December 2018 Church & State - December 2018

Supreme Court Will Hear Dispute Over Maryland Cross

  Rob Boston

The U.S. Supreme Court announced Nov. 2 that it will hear a legal dispute over the display of a 40-foot cross on public property in Bladensburg, Md.

Known as the “Peace Cross,” the structure was erected in 1925 by the American Legion and local residents as a memorial to residents of Prince George’s County who died in World War I. The cross was originally on private property, but the Maryland-National Capital Park and Planning Commission took possession of the site in 1961 and now maintains it.

The American Humanist Association (AHA), a national group headquartered in Washington, D.C., in 2014 sued over the cross’s display on public land. The group also asserted that the cross, as a sectarian symbol, doesn’t memorialize all war dead. The organization lost at the first level of federal court but won on appeal to the 4th U.S. Circuit Court of Appeals.

“We remain confident in our legal position and look forward to presenting arguments to the Supreme Court,” Monica Miller, senior counsel for the AHA, said in a press statement.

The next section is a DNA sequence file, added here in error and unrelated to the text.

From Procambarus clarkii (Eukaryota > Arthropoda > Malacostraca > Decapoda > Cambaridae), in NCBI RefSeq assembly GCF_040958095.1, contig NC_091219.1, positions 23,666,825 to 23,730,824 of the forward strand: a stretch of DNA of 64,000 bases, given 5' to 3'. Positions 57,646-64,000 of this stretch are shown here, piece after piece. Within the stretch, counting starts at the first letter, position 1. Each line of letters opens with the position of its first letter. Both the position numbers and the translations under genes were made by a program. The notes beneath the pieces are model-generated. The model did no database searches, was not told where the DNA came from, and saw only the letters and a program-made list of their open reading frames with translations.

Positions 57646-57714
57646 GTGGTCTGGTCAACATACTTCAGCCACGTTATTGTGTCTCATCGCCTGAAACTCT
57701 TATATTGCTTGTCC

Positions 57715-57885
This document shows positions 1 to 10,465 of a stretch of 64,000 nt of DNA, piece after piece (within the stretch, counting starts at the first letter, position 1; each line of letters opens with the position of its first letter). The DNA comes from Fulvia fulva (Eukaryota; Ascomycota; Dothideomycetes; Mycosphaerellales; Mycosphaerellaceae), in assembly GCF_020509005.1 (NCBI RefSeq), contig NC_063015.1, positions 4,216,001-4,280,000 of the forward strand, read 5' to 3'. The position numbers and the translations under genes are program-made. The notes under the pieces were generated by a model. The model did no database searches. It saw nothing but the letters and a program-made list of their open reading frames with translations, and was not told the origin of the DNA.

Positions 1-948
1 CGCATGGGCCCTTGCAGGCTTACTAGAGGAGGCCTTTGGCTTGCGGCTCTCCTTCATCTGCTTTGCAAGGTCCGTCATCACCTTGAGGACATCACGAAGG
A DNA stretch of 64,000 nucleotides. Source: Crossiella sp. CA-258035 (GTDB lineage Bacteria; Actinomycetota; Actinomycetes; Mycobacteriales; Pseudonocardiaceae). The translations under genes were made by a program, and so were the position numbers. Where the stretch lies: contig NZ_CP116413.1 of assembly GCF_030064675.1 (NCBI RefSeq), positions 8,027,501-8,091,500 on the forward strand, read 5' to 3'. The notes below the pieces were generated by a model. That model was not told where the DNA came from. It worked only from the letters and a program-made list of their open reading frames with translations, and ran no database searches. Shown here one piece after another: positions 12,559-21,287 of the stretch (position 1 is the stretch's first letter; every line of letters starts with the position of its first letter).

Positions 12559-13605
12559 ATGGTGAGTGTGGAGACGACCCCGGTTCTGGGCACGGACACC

Rachel Laser, president and CEO of Americans United, said the high court should uphold the 4th Circuit Court’s decision.

“Our Constitution protects the religious freedom of all Americans – religious and nonreligious alike – by ensuring that government does not endorse a particular faith or favor religion over nonreligion,” Laser said. “This immense Christian cross on public land clearly shows government promoting one religion – Christianity – above all others.”

Look for a full story about the case, Maryland-National Capital Park and Planning Commission v. American Humanist Association, in the January 2019 edition of Church & State.


Americans United & the National Women’s Law Center file suit to challenge Missouri’s abortion bans.

Abortion bans violate the separation of church and state. Americans United and the National Women’s Law Center—the leading experts in religious freedom and gender justice—have joined forces with thirteen clergy from six faith traditions to challenge Missouri’s abortion bans as unconstitutionally imposing one narrow religious doctrine on everyone.

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